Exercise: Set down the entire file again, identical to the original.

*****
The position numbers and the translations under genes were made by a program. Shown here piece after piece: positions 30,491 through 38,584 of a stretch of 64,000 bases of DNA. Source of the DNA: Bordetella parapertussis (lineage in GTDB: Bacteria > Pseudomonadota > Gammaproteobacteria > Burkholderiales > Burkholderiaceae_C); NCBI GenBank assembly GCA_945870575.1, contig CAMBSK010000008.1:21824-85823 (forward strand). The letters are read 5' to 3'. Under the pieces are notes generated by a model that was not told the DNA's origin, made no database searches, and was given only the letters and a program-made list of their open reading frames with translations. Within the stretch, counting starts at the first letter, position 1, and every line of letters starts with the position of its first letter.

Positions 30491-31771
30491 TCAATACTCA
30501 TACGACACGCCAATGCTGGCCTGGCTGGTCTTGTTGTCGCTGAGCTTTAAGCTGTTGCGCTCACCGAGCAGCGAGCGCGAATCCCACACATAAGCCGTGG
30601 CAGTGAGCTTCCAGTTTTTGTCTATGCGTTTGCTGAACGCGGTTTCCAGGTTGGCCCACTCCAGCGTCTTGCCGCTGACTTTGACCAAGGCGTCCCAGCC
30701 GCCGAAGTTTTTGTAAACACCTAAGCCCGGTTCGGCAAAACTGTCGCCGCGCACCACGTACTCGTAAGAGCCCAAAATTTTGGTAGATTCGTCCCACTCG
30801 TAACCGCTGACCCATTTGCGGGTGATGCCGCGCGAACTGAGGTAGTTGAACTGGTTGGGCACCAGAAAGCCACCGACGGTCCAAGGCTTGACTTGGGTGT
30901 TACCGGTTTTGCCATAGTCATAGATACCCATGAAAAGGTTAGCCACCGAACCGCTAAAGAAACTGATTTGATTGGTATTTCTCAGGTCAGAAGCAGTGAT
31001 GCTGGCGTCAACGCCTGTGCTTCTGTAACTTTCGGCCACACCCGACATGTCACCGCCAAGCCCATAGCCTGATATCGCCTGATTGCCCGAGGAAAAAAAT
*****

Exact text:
The position numbers and the translations under genes were made by a program. Shown here piece after piece: positions 30,491 through 38,584 of a stretch of 64,000 bases of DNA. Source of the DNA: Bordetella parapertussis (lineage in GTDB: Bacteria > Pseudomonadota > Gammaproteobacteria > Burkholderiales > Burkholderiaceae_C); NCBI GenBank assembly GCA_945870575.1, contig CAMBSK010000008.1:21824-85823 (forward strand). The letters are read 5' to 3'. Under the pieces are notes generated by a model that was not told the DNA's origin, made no database searches, and was given only the letters and a program-made list of their open reading frames with translations. Within the stretch, counting starts at the first letter, position 1, and every line of letters starts with the position of its first letter.

Positions 30491-31771
30491 TCAATACTCA
30501 TACGACACGCCAATGCTGGCCTGGCTGGTCTTGTTGTCGCTGAGCTTTAAGCTGTTGCGCTCACCGAGCAGCGAGCGCGAATCCCACACATAAGCCGTGG
30601 CAGTGAGCTTCCAGTTTTTGTCTATGCGTTTGCTGAACGCGGTTTCCAGGTTGGCCCACTCCAGCGTCTTGCCGCTGACTTTGACCAAGGCGTCCCAGCC
30701 GCCGAAGTTTTTGTAAACACCTAAGCCCGGTTCGGCAAAACTGTCGCCGCGCACCACGTACTCGTAAGAGCCCAAAATTTTGGTAGATTCGTCCCACTCG
30801 TAACCGCTGACCCATTTGCGGGTGATGCCGCGCGAACTGAGGTAGTTGAACTGGTTGGGCACCAGAAAGCCACCGACGGTCCAAGGCTTGACTTGGGTGT
30901 TACCGGTTTTGCCATAGTCATAGATACCCATGAAAAGGTTAGCCACCGAACCGCTAAAGAAACTGATTTGATTGGTATTTCTCAGGTCAGAAGCAGTGAT
31001 GCTGGCGTCAACGCCTGTGCTTCTGTAACTTTCGGCCACACCCGACATGTCACCGCCAAGCCCATAGCCTGATATCGCCTGATTGCCCGAGGAAAAAAAT